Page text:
Map of the Western Hemisphere
Say goodbye to the old age and hello to a new era… Jan van der Straet in his title plate engraving from his print series entitled Nova Reperta (New Inventions of Modern Times), designed around the 1850s, echos those words through his striking depiction of an evolving world. Map of the Western Hemisphere is one of nineteen plates in the series that was published in Antwerp by Philips Galle in his 1600 edition of Americae Retectio, a notable historical picture atlas. Straet, called Stradanus was a Flemish painter of the late Renaissance, who joined the Antwerp guild of painters in 1545, and who worked in in Florence, Italy, where he produced tapestries for the Medici dukes. He is known for producing religious subjects and hunting scenes. By the mid-to late 1500s, Straet had begun his collaboration with Philips Galle (1537-1612), one of the most important engravers of prints in Antwerp during that time.
At first glance, the image does not scream map, but it is a powerful depiction of Europe’s self-perception during the early modern period, renaissance discoveries and inventions, and scientific advancement. Europe is positioned as the dominant world power and the discovery of America and Africa is presented as European achievements. The two medallions at the top forms the focal point of the map, with the medallion on the left encircled by an inscription referencing Christopher Columbus and Amerigo Vespucci, depicting two hemispheres North America, naming Florida and South America, labeling Peru. Did you know that the continents of North and South America were named for Vespucci? On his voyage to the New World in 1501, he confirmed that the Americas were separate continents and not part of Asia, as he and many others, including Columbus believed at the time. Also striking on the left is a woman who points to the map, who represents the dawn of a new age or the future.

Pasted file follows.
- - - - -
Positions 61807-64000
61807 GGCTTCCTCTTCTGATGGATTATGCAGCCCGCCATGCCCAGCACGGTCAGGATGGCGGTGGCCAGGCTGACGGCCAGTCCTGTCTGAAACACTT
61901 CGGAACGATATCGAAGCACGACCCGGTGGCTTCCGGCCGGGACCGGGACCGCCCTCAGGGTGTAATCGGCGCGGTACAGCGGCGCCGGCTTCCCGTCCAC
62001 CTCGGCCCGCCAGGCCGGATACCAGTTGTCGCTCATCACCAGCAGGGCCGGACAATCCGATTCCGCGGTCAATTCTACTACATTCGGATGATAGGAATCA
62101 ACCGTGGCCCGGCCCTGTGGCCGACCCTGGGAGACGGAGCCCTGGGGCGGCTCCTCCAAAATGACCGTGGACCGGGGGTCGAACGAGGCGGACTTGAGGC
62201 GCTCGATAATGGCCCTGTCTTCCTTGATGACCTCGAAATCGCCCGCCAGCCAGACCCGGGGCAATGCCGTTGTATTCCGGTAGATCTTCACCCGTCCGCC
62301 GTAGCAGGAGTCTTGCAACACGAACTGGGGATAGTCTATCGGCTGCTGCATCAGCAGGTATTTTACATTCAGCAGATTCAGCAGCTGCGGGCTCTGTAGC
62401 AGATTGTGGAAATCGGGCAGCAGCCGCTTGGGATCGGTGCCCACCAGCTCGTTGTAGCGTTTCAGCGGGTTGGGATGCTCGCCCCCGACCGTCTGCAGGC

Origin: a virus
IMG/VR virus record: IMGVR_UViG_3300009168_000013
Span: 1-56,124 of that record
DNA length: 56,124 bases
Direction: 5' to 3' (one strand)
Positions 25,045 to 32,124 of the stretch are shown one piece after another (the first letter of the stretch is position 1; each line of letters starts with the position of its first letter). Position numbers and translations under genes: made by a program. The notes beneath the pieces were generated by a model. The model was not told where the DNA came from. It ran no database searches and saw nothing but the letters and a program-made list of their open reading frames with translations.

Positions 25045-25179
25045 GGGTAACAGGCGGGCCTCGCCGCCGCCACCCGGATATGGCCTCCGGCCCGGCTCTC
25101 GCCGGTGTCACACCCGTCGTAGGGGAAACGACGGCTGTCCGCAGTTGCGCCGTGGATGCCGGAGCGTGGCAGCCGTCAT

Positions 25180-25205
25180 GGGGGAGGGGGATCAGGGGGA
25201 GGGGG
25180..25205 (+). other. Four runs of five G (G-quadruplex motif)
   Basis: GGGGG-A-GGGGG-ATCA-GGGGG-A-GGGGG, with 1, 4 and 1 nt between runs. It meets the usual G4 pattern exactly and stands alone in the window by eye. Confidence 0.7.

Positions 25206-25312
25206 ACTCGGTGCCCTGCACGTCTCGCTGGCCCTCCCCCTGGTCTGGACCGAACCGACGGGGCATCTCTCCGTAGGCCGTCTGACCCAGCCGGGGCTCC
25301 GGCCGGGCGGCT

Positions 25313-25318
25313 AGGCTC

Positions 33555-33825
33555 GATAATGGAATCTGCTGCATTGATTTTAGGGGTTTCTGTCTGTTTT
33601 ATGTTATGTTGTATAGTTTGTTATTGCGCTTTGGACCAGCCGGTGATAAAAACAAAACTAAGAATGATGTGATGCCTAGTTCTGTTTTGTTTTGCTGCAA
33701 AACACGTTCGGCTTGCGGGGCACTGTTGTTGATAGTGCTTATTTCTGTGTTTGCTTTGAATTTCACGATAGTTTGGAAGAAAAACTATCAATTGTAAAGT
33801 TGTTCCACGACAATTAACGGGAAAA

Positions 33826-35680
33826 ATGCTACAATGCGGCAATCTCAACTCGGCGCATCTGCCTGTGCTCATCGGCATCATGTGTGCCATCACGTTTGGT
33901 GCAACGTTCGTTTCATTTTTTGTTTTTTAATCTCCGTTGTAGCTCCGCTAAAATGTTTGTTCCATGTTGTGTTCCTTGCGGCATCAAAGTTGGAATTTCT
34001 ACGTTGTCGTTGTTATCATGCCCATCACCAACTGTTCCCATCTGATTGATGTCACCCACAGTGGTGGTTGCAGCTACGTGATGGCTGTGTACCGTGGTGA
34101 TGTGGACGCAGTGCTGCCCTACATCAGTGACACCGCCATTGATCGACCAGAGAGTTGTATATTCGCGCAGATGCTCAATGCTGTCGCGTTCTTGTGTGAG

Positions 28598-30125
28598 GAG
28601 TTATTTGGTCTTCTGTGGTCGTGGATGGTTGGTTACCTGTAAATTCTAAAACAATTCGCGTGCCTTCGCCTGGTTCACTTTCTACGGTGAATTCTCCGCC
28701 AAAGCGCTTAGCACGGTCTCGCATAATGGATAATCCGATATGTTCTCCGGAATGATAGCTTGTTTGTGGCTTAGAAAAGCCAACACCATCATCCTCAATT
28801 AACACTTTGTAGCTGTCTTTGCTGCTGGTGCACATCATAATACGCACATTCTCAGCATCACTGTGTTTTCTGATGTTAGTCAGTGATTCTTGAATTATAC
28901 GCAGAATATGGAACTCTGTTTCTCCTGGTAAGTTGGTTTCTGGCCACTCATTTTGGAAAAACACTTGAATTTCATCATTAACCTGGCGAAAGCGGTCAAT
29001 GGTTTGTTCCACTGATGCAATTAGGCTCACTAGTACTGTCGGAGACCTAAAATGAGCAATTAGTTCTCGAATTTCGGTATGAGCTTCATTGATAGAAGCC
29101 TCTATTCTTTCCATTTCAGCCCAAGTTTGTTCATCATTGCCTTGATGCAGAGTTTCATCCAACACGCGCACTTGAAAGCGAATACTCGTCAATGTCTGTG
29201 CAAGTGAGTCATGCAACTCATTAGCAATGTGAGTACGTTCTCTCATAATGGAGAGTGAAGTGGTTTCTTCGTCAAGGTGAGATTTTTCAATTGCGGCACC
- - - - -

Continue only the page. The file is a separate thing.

On the right, the medallion has the inscription Flavius Amalfitanus who is credited with an improved maritime compass design, and a man walks out of the picture plane who represents the past. Representing new discoveries and inventions at the bottom of the scene are a printing press, a clock, a cannon and gunpowder, an alchemist’s furnace, stirrups, silkworms and the wood guaiacum used then to treat syphilis. Did you know that gunpowder was developed by accident? Around 850 A.D, seeking the elixir of immortality, Chinese alchemists mixed together a number of compounds that they uncovered could also be used as a powerful explosive.
This fascinating map served a purpose of emphasizing the advancements in science and discovery, and a changing European perception of their place in the world.
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